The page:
|Cops do reduce crime|
|Written by Heather MacDonald|
New York City just ended 2007 with the lowest number of murders – below 500 – since 1963, the last year exact comparisons are possible. This homicide drop, from a high of 2,245 in 1990, is unmatched anywhere in the country or in the annals of policing. It is long past time for New Yorkers to acknowledge the debt that they owe to their police force. But the significance of the city's crime drop extends beyond the metropolis.
It overthrows decades of conventional wisdom about social control and behavior change. The reason for the city's crime rout is clear – the NYPD combines superb management with massive manpower. Since the mid-1990s, when the city's crime rate started its free fall, top brass and precinct commanders have excelled in developing crime control innovations.
Prime among them has been Compstat, the computer-aided analysis sessions that hold precinct commanders accountable for public safety in their jurisdictions. To his credit, Commissioner Raymond Kelly has maintained Compstat, which originated under rival Commissioner William Bratton in 1994. The intense and focused Kelly has added innovations of his own. Operation Impact floods crime hot spots with rookie officers, who walk foot beats.
The Real-Time Crime Center gets data on potential suspects and related crime patterns into the hands of detectives within minutes of a crime, allowing them to track down perps more quickly. Officers now visit domestic violence victims to check on their well-being, resulting in a 40 percent drop in domestic homicides over three years. And the Kelly-era NYPD has continued the nuts and bolts of effective policing – stop-and-frisks to get guns off the street and enforcement of quality-of-life laws – despite carping from the usual critics. It is impossible to overstate how distasteful the NYPD's success is to the criminology profession, which is committed to the idea that policing can do little to lower crime.
During the 1990s, criminologists attributed New York's crime drop to anything but policing. Since 2000, when their arguments began to appear even more absurd, they have simply gone silent and are assiduously looking the other way. But the conclusion is unavoidable – well-run policing is society's most powerful public safety tool. Since the 1960s, New York has spent billions on redistributionist social programs that were supposed to eradicate poverty and with it, the dysfunctional behaviors of the underclass.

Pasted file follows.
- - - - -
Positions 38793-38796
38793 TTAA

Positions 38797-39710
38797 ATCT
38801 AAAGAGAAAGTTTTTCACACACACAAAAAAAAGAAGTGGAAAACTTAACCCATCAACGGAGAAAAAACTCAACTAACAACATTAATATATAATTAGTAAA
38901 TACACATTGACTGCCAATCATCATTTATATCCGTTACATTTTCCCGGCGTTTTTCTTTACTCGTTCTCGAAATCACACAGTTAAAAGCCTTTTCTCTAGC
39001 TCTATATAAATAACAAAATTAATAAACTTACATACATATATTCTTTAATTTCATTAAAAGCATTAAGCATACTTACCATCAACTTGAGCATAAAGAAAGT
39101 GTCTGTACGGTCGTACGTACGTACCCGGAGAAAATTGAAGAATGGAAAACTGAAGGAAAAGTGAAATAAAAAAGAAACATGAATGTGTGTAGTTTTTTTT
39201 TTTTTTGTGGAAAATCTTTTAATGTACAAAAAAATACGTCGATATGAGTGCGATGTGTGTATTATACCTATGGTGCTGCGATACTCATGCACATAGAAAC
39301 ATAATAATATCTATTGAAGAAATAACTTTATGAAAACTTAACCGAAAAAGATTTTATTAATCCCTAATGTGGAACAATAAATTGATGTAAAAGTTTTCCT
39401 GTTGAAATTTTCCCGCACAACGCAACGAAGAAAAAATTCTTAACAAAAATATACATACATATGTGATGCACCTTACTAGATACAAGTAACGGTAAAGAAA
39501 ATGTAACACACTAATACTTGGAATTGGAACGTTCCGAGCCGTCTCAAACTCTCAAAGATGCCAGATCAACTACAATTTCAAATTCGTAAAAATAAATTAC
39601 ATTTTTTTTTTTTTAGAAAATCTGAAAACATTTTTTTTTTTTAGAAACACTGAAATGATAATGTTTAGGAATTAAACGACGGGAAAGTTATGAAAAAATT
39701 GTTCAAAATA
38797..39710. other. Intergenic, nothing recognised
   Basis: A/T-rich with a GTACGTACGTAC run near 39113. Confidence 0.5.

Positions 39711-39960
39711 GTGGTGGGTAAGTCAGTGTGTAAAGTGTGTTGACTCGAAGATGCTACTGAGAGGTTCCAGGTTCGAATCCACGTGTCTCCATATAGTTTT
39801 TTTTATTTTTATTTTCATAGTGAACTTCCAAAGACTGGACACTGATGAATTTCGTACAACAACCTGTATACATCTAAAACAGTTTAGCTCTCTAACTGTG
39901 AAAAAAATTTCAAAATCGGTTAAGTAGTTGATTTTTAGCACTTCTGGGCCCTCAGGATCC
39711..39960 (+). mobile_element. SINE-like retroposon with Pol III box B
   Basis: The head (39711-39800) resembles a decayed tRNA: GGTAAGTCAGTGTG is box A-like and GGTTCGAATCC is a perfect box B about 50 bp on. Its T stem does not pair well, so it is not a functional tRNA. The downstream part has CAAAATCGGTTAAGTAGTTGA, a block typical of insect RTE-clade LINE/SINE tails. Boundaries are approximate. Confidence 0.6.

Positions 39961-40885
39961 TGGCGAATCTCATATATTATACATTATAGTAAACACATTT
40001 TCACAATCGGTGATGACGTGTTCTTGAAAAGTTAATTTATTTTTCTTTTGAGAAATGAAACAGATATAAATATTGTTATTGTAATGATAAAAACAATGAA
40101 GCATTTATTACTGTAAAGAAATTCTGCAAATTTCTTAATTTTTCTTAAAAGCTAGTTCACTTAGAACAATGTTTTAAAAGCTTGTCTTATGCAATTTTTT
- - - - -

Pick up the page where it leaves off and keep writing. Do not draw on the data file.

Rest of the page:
Yet by the start of the 1990s, packs of feral youths roamed subways and parks maiming and murdering. Thugs armed with military weaponry controlled whole neighborhoods. Today, those neighborhoods thrive with commerce and family life, thanks to the NYPD. The city must honor the foot soldiers in the conquest of crime, in both word and deed. Officers' starting salaries of $25,100 are an insult and a threat to the quality of the force; the cops must get a raise. But equally important, anti-cop agitators must no longer be allowed to dominate the public discourse about policing.
The NYPD is among the most restrained big-city forces. Officer shootings are at record lows. A recent Rand Corp. study confirmed the obvious – officers respond to suspicious activity, not to race. If the anti-cop brigade had any interest in actually spending time with officers and learning what they do, it would discover their passionate commitment to law-abiding members of poor, minority communities, who, the police believe, have as much right to live free of fear as residents of Park Ave.
Next time cop-bashers like the Rev. Al Sharpton and City Councilman Charles Barron are on a rampage, it would be nice if city leaders actually spoke up for the cops, given how much they have done for New York. There is no reason to think that the NYPD won't continue lowering crime in 2008; proven tools of policing will continue to deter opportunistic crime and apprehend and lock away criminals who are not deterrable.
The city can show its gratitude by ignoring the provocateurs who make a living by demonizing the police.